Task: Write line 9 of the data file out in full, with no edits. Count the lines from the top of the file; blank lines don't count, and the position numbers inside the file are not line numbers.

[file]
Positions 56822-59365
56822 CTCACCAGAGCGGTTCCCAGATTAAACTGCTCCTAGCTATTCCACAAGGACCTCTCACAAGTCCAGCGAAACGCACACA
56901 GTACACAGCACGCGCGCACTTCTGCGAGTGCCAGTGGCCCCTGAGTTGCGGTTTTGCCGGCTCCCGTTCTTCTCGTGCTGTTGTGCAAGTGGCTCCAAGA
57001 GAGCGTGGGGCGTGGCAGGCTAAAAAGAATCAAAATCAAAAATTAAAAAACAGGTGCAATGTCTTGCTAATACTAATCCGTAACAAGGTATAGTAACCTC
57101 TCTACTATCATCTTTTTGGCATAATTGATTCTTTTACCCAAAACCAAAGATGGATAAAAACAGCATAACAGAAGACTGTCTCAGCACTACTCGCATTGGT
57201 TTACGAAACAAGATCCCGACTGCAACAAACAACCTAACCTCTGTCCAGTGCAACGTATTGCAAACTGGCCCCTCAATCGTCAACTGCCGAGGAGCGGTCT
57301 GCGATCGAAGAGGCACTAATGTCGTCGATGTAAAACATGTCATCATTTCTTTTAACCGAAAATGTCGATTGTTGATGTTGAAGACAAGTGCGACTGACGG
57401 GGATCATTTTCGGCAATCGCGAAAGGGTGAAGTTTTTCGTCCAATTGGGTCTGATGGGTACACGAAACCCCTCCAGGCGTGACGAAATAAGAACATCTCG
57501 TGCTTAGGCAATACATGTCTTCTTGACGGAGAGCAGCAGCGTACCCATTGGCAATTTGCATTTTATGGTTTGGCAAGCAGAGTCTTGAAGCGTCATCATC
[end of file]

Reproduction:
57501 TGCTTAGGCAATACATGTCTTCTTGACGGAGAGCAGCAGCGTACCCATTGGCAATTTGCATTTTATGGTTTGGCAAGCAGAGTCTTGAAGCGTCATCATC